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Gerry Feehan

Heavenly Valhalla by Gerry Feehan


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In Norse mythology, Valhalla is the place where slain warriors dwell under the leadership of god Odin. The einherjar blissfully hang out in the netherworld, patiently awaiting the arrival of Doomsday. Not my idea of a fun place to winter. Luckily, the Valhalla we visited last March, a quaint mountain lodge tucked away in BC’s Selkirk Mountains, is rather less bleak—and a lot more heavenly. This was our first destination-vacation in over a year and we were giddy with excitement—with a touch of trepidation thrown in. A physically demanding three day ski touring adventure was on tap. From our home base in Kimberley we enjoyed the leisurely drive—and a peaceful ferry ride across Kootenay Lake—to New Denver on Slocan Lake where we checked into the hospitable and very unique Adventure Domes cottages.

In the morning, at our designated pick-up spot on the north end of Slocan, the March snow had deteriorated into that ugly freeze-thaw meringue typical of a strengthening spring sun. Hmmm, how would the skiing be? While we helped load gear into the snowcat, I wondered out loud if it were wise that we’d chosen a slot so late in the season. ‘Ha’, laughed the driver, ‘you’ll find it a little different 1000 meters up the mountain.’ And indeed, one very steep hour later, we emerged into deep soft snowy white winter. Heavenly Valhalla.

That Valhalla Mountain Touring ( was even operating is a testament to the perseverance of owner Jasmin Caton — and the dedication of the whole Valhalla staff, given the stringent conditions wrought by this rotten pandemic.

Every guided backcountry ski tour begins with terrain orientation, where the guests gather outside in the snow to practice avalanche training, mountain rescue techniques and the use of a transceiver beacon to rescue a dummy. We had packed all the necessary gear, but some were borrowed—and apparently outdated. Dan, our lead guide, politely asked me to hand over the ancient probe which I was ineptly attempting to assemble. ‘This is a good example of something not to use when attempting to locate a submerged body; probably more suitable for British mountaineering in low snow-pack.’ I nodded but failed to mention that I had indeed obtained the feeble tool from a British acquaintance who had proudly lauded its efficacy.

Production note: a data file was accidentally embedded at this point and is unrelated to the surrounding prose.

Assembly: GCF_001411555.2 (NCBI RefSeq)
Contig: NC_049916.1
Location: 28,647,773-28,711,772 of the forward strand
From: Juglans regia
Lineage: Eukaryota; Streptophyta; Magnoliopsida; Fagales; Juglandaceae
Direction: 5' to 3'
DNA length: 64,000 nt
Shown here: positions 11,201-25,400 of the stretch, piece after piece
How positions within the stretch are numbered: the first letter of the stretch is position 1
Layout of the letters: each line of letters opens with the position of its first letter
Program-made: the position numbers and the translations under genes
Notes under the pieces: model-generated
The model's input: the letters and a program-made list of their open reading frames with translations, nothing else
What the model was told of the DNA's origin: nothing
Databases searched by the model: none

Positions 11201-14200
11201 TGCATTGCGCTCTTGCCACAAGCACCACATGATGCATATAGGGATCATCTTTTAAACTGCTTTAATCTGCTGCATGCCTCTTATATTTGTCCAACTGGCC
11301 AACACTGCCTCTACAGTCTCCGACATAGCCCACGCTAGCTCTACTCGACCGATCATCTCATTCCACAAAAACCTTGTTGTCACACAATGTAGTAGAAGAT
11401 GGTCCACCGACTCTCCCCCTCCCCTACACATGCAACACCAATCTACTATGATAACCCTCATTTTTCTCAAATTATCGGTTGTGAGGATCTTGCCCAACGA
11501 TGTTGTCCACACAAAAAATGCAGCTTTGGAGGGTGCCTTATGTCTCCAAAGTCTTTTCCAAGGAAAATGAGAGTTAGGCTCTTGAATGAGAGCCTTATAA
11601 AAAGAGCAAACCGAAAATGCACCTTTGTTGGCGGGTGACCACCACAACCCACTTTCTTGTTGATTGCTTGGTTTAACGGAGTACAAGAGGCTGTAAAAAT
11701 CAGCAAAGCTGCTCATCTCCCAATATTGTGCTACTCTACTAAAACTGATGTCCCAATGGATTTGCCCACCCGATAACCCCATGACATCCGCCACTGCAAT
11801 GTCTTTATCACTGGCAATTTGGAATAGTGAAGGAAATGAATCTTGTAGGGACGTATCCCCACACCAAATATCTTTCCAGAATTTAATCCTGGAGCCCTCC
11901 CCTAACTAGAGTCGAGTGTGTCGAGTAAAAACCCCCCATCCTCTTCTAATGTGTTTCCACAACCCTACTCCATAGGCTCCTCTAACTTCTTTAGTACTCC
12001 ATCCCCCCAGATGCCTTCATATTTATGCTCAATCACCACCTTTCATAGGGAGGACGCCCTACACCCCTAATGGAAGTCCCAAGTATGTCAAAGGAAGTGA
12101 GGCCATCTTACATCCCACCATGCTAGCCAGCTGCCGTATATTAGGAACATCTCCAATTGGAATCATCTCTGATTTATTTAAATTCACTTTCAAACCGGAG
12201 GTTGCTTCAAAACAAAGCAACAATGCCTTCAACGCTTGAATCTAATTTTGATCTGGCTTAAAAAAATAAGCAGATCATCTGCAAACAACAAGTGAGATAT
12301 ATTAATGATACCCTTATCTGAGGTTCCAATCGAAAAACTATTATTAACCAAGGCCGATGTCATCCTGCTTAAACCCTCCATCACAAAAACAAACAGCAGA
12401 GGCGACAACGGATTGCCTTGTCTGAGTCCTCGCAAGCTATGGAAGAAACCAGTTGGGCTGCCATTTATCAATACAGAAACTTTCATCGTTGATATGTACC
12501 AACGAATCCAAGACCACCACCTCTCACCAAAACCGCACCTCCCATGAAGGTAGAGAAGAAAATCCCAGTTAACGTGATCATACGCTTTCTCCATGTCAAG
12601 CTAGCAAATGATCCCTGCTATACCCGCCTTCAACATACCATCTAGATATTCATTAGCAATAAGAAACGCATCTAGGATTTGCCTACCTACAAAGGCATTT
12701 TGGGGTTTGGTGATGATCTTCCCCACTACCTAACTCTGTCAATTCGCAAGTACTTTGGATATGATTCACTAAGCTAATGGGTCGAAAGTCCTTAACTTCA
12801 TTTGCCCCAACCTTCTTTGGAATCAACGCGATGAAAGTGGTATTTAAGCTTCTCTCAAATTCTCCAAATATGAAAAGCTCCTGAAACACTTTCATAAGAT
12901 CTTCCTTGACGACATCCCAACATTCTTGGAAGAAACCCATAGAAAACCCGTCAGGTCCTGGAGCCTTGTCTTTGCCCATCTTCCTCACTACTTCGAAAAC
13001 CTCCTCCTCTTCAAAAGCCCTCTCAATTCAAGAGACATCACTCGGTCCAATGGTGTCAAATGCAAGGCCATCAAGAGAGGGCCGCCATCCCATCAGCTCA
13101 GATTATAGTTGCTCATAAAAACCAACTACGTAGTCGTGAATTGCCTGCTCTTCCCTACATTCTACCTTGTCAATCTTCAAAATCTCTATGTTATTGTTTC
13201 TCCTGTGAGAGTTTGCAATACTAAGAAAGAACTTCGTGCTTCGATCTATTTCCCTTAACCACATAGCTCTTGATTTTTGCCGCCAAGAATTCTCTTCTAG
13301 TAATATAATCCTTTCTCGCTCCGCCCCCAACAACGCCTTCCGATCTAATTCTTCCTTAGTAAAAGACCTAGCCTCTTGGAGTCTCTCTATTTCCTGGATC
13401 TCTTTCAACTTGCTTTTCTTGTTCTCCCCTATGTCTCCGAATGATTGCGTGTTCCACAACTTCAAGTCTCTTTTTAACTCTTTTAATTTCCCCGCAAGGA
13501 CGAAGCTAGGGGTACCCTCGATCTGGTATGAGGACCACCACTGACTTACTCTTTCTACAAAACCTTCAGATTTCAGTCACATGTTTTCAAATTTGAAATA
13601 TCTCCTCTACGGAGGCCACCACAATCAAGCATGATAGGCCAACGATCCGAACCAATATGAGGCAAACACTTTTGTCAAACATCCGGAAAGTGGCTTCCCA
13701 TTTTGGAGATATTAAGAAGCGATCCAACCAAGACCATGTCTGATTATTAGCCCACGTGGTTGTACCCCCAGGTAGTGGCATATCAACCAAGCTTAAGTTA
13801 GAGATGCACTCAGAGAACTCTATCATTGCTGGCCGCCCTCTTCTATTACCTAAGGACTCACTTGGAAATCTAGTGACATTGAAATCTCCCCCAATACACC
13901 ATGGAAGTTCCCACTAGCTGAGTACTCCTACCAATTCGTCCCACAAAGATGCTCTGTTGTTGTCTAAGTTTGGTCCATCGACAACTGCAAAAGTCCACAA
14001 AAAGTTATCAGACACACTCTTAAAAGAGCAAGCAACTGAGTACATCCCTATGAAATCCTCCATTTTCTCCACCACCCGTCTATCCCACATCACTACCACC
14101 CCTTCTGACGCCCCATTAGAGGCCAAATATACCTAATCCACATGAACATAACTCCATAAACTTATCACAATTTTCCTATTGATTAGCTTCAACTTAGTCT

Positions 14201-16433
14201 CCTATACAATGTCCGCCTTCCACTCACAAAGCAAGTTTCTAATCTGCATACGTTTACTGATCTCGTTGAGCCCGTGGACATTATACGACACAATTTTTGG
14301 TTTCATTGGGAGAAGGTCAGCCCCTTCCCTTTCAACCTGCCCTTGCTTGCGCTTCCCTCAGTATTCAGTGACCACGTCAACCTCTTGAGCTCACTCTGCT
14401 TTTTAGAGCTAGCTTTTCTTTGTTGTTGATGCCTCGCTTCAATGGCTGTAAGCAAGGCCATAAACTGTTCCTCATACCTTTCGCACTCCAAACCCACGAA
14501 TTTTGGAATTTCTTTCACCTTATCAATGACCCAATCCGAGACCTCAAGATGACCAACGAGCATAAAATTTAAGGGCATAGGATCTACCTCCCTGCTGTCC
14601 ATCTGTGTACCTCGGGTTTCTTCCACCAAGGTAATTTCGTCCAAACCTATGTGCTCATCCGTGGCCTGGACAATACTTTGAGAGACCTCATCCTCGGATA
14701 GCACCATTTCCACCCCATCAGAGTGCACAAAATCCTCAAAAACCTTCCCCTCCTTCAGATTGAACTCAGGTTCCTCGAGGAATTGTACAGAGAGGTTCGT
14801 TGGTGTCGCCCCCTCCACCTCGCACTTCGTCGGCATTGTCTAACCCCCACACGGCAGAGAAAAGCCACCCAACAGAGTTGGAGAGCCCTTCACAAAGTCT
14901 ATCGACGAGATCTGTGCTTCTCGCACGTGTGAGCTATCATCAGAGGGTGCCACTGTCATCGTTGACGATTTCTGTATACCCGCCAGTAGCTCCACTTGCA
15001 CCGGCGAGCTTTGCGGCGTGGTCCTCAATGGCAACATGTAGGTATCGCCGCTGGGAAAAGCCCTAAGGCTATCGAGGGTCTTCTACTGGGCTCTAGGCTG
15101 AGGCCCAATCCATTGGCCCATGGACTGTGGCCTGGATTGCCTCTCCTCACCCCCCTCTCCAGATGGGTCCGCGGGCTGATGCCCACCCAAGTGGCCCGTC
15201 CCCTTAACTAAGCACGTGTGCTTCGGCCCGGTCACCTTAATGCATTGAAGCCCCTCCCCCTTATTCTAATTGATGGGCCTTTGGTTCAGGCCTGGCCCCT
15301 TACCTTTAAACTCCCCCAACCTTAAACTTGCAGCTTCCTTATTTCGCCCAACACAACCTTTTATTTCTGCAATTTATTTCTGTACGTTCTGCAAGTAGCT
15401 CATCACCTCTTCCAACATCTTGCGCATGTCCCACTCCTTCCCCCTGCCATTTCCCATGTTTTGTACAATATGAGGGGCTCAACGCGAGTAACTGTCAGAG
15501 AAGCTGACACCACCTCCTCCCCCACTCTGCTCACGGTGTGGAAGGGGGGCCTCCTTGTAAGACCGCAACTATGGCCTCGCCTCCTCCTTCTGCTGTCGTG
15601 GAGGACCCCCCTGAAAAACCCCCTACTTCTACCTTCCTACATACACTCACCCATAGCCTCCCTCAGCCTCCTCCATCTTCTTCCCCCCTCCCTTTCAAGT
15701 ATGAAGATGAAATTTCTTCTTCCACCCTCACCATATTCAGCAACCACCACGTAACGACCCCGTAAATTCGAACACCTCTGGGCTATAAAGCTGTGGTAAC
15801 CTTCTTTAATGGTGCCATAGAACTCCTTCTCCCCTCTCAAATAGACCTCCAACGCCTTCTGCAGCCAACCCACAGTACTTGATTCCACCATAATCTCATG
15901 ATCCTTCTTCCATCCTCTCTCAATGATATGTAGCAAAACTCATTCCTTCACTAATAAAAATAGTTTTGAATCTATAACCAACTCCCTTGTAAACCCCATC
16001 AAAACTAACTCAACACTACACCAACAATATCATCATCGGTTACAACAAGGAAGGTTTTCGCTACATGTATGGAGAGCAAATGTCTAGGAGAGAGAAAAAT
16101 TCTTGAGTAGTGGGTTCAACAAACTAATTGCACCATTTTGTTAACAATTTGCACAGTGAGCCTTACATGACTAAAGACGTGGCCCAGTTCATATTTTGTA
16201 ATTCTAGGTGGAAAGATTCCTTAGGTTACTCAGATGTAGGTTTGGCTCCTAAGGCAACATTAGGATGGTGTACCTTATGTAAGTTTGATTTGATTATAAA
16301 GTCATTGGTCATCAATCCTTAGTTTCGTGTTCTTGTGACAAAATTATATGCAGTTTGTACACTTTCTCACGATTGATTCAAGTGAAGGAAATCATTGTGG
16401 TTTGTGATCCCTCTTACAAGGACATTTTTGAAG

In her 10 years of backcountry ski guiding, Jasmin has never had a serious accident to contend with. (On the Kimberley ski hill the day before we left, we watched the ski patrol haul down three stretchers.) Jasmin jokingly complained that she’d never had to use the assortment of fancy gear she hauled up the mountain every day. That would change during our stay.

After orientation we tucked back into the cozy lodge and, as eyeglasses de-fogged, a feast of appetizers appeared, courtesy of chef Annie. These treats did not remain in view long. All 9 guests quickly gobbled up the delectables, storing up calories in anticipation of the weight-loss program which would commence in the morning: climbing 1500 meters up a snowy mountain for three straight days.

My wife Florence and I are relative newbies to ski touring and, although we had put in a respectable amount of pre-arrival training, we were pooped by the end of day one. So after another remarkable meal—Annie’s signature lamb-chops—it was early to bed, where we slept the sleep of the dead.

I assume you’re familiar with the adage, ‘Don’t judge a book by its cover.’ Well, the maxim certainly applies to ski-touring. I pride myself (erroneously as is now apparent) on being in pretty good shape for my vintage. As we gathered gear, donned equipment and shot the breeze in the breezeway on day one, I noted the advanced age of some of my fellow guests and, inwardly smirking, thought, ‘I hope that old gal doesn’t hold us all up.’ And… no she did not. As it turns out, neither did I. Utterly exhausted, I had begged off the last climb of the day and trudged morosely back to the lodge, watching my geriatric friend tirelessly scurry uphill for another run down the pow.